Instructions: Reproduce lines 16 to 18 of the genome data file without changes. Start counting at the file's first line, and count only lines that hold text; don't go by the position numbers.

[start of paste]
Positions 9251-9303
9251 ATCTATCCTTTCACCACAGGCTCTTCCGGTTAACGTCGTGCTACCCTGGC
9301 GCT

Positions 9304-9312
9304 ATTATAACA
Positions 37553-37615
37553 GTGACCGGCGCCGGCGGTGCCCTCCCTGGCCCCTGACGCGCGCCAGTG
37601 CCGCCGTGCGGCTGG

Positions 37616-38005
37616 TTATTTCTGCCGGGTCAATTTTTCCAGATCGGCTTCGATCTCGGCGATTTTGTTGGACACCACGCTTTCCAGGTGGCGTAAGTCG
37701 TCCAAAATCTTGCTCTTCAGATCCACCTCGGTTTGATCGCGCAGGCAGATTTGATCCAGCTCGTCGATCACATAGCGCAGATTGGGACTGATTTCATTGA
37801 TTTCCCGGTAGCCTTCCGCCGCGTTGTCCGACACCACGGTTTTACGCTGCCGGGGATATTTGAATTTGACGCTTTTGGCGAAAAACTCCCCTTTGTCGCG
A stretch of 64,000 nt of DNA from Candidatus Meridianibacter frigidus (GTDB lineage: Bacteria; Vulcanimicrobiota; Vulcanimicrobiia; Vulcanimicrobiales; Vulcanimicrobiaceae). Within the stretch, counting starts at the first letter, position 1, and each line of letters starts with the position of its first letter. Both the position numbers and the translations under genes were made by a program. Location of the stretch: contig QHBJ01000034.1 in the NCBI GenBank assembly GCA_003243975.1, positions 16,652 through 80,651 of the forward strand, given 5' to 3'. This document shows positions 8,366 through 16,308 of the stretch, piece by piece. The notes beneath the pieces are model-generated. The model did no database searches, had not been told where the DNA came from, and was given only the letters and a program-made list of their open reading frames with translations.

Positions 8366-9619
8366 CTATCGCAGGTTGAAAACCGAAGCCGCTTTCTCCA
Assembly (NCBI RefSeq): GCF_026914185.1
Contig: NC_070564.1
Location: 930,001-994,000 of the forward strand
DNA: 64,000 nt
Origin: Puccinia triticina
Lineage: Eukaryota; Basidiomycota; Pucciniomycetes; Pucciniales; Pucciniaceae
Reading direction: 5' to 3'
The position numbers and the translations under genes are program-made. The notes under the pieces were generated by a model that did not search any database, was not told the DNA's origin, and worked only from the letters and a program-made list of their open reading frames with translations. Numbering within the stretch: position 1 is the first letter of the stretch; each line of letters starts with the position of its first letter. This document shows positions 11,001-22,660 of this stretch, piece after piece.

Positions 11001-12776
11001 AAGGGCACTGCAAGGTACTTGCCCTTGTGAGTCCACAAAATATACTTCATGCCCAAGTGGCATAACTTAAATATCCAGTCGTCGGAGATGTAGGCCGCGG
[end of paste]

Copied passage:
Assembly (NCBI RefSeq): GCF_026914185.1
Contig: NC_070564.1
Location: 930,001-994,000 of the forward strand